The development of chimeric antigen receptor T cell (CAR T) therapy has revolutionized the treatment of relapsed refractory diffuse large b-cell lymphoma (DLBCL). However, its impact in vulnerable older patients, especially those with multi-morbidity and functional limitations, has not been explored. Moreover, the Centers for Medicare & Medicaid Services (CMS) has recently proposed Coverage with Evidence Development for CAR T, emphasizing the need for evidence in older patients.

We retrospectively examined outcomes of older patients referred for commercial CAR T products, axicabtagene ciloleucel and tisagenlecleucel, at our institution from January 2018 to March 2019. Forty-two consecutive older patients (≥65yo) were included in the analysis of post-relapse (last documented relapse or refractory state) overall survival (PR-OS) accounting for time of CAR T entry. Geriatric assessment, including comorbidity, basic and instrumental activities of daily living, prior falls, and weight loss, was performed either by a geriatrician prior to admission, or by interdisciplinary clinical staff on the day of admission. In parallel, we compared the safety and toxicities of CAR T between older (≥65yo, n=24) and younger (<65yo, n=25) patients.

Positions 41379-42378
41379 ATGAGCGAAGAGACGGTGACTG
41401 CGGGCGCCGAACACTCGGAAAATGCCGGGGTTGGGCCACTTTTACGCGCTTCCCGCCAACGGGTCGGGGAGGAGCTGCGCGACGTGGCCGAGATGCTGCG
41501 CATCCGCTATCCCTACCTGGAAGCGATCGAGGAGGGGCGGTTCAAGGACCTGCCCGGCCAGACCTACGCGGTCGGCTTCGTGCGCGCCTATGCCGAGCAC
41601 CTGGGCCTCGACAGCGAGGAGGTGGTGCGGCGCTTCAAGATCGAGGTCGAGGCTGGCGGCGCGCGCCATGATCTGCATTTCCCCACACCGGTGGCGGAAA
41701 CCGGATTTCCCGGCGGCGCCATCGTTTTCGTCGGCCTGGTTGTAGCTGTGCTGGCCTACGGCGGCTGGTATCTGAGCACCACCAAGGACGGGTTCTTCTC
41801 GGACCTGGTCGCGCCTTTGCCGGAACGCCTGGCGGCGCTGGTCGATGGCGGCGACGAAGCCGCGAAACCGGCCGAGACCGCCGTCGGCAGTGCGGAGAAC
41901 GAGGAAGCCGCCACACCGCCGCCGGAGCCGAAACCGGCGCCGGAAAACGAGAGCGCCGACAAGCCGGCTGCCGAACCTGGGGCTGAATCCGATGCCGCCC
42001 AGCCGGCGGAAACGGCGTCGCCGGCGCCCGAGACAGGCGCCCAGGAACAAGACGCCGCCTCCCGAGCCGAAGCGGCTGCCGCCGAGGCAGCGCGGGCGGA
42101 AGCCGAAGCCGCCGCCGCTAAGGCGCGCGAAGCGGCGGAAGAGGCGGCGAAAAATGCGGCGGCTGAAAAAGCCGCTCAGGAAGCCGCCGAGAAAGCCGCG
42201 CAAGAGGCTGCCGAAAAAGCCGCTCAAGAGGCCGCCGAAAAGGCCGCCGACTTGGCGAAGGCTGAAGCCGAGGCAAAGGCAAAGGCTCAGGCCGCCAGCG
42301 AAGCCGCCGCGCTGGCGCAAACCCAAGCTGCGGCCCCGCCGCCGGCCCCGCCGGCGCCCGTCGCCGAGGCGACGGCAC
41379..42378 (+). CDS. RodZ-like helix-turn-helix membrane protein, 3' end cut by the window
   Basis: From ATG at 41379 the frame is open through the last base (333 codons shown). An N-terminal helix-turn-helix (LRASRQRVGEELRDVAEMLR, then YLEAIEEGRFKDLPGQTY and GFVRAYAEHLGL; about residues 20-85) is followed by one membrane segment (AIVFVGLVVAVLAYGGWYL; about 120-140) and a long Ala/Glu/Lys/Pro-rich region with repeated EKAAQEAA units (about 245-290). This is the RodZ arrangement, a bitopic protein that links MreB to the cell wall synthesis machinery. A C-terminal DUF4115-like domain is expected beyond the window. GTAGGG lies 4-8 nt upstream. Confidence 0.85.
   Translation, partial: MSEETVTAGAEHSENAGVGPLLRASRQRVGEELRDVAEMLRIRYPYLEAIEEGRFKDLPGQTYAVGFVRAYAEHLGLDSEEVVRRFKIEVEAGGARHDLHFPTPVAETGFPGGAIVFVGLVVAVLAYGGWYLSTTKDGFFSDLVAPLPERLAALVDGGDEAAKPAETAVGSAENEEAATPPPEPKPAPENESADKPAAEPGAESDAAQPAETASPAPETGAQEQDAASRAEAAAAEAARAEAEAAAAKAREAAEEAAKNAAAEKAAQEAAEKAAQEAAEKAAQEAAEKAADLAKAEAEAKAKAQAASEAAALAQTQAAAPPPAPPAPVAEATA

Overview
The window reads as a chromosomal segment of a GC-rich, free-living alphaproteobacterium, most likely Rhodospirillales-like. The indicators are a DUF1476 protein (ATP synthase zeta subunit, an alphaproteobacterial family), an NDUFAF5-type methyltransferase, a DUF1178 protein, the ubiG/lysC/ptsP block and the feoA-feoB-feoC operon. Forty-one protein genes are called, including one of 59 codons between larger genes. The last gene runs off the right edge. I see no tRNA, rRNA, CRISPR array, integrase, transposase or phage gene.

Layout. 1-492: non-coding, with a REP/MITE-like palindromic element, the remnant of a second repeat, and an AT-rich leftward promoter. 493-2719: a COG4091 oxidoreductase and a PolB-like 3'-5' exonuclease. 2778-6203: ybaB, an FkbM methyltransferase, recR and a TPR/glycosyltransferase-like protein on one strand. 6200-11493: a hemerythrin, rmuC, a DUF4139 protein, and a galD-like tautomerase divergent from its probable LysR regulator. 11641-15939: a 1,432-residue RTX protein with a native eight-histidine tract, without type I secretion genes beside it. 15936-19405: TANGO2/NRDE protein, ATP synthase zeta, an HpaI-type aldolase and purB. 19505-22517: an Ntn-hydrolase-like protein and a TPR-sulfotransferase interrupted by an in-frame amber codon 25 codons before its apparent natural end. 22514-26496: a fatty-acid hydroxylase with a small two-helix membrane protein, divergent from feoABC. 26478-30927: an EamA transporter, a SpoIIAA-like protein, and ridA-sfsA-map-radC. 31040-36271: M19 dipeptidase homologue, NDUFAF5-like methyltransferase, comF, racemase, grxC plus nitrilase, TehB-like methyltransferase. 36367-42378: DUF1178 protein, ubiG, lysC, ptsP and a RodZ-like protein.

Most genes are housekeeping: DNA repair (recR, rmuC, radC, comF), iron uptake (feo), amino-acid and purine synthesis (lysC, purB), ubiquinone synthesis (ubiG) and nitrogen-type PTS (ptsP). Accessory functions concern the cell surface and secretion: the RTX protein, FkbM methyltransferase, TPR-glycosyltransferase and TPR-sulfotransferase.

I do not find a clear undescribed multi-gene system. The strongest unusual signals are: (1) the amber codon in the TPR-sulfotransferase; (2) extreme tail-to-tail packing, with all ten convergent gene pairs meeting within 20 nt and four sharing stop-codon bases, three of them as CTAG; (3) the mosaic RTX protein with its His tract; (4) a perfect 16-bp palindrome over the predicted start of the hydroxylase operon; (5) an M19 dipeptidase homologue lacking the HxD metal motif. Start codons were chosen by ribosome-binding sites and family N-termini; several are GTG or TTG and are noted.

Among the 42 patients ≥65yo, 18 did not receive CAR T due to clinical ineligibility and/or death during the pre-requisite clinical evaluation. Their gender distribution, comorbidity burden, measured by Deyo/Charlson Comorbidity Index (DCI/CCI), and Karnofsky Performance Status (KPS) were comparable to the 24 older patients who received a CAR T product. With a median follow-up of 291 days (range 162 - 572) for survivors, the PR-OS favored the group of older patients who had received CAR T with estimated 1-year PR-OS of 0.67 (95% CI: 0.43, 0.99) versus 0.44 (95% CI: 0.27, 0.75) for patients who did not receive CAR T (p=0.04) (Figure).